Acacia farnesiana (Sweet Acacia)
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- USDA Hardiness Zone: 8b - 11
- Mature Height: 20 to 40 ft
- Mature Spread: 20 to 30 ft
- Growth Rate: Medium
- Availability: Rare in large size, locally in small sizes
- Drought Tolerance: High
- Salt Tolerance: Moderate
- Light Requirements: Full sun
- Soil Drainage: Tolerates well-drained sites to occasionally wet sites
- Native Origin: Native to Florida
- Foliage: Semi-evergreen tree, with no showy fall color
- Flowers: Yellow, showy flowers year-round that have a pleasant smell.
- Pests: Free of serious pests and diseases. Occasionally anthracnose can infect leaves
Description: This semi evergreen, native small to medium-sized tree has feathery, finely divided leaflets of a soft, medium green color. The slightly rough stems are a rich chocolate brown or gray, possessing long, sharp, multiple thorns. The small, yellow, puff-like flowers are very fragrant and appear in clusters in late winter then sporadically after each new flush of growth, providing nearly year-round bloom. The persistent fruits have a glossy coat and contain seeds which are cherished by birds and other wildlife. It can be trained into a tree for use in median strips, or can be used as a street tree where there is not a need for tall-vehicle clearance beneath the crown.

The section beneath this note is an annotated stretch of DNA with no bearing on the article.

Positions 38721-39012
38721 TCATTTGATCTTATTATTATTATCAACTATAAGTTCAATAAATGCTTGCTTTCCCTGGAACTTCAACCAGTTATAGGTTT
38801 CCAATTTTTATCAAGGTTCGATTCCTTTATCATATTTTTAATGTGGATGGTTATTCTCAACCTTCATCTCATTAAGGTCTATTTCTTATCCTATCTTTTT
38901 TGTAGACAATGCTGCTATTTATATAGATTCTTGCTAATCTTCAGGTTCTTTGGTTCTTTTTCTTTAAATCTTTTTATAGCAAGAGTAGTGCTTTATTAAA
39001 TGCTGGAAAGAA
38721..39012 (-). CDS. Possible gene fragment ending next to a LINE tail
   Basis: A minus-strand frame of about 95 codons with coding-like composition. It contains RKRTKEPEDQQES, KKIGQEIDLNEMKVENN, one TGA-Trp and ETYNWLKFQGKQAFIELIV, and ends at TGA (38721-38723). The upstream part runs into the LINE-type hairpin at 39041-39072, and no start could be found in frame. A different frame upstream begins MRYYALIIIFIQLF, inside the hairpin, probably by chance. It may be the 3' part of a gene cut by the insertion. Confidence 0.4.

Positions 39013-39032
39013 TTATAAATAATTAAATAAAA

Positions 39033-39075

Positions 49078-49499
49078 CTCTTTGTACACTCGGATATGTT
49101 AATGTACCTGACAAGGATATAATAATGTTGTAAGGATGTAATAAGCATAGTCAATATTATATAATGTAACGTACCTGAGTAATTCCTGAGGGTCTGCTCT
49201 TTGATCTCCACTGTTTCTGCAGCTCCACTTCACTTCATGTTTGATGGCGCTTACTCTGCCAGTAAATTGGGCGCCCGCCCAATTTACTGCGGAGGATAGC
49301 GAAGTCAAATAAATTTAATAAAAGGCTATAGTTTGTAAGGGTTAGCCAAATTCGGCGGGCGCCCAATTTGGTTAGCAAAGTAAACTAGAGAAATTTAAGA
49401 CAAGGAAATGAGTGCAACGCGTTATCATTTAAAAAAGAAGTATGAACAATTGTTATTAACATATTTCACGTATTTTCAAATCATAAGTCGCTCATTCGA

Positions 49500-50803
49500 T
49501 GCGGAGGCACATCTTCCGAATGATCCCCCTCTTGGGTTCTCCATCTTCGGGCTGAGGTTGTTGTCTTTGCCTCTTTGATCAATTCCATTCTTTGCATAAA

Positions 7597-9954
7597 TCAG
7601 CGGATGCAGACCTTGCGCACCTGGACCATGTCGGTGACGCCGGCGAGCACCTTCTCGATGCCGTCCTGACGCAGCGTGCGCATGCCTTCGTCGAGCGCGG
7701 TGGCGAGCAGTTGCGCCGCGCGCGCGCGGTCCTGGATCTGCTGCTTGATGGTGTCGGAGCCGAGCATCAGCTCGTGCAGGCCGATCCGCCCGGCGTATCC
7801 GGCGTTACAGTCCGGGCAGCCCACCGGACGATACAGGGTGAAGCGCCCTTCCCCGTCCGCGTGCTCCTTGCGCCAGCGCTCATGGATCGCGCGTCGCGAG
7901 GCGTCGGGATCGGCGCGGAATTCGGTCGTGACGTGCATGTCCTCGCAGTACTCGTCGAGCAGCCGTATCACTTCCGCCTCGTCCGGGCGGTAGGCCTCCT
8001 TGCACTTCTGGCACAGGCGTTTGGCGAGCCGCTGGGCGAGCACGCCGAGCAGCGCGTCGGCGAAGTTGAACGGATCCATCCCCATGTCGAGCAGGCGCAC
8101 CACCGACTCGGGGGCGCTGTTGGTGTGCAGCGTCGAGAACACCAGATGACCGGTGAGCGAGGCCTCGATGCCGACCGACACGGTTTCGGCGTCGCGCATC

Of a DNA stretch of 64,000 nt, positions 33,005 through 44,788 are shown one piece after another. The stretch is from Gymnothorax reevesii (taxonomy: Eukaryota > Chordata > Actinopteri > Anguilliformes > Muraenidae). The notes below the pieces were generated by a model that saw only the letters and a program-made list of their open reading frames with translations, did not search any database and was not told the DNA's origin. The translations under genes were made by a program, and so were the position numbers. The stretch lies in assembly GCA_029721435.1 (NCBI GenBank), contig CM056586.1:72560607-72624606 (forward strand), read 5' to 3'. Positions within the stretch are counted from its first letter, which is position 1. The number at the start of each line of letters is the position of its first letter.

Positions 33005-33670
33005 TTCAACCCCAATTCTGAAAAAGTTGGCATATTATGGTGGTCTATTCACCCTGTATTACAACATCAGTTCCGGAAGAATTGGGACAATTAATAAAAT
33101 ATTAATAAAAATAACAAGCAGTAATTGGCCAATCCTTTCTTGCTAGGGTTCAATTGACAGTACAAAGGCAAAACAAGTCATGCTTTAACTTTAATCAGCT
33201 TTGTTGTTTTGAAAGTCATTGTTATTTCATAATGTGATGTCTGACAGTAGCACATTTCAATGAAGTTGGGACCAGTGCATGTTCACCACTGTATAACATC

The small stature and low, spreading branching habit makes pruning for vehicular clearance difficult unless it is properly trained from an early age. But the required input of man hours for early training may be offset by the high drought, pest and insect resistance of the tree. Do not locate the tree too close to where people can be injured by the sharp thorns on the branches, especially children. Although easy to grow in any acid or alkaline soil, including clay, the leaves will drop if the soil is allowed to dry out; this will not happen in most Florida landscapes due to frequent summer rain. This drought avoidance mechanism allows the plant to grow well with no irrigation once established.
Growing best in full sun, this thorny, well-branched shrub makes an excellent barrier planting or nesting cover for wildlife. When trained as a small tree and used as a freestanding specimen, it is likely to provide a source for comments, such as "what's that?".
Gainesville Observations: Trees partially defoliate in winter with some foliate remaining until spring. Retained foliage looks a bit "old" and not attractive by the spring. Sharp thorns on branches present a hugh challenge for using this tree in the landscape. Thorns make it difficult to plant, difficult to prune, and could pose a risk to people walking close to the tree. Acacia has grown fast in our plots and makes a nice wispy small to medium sized tree.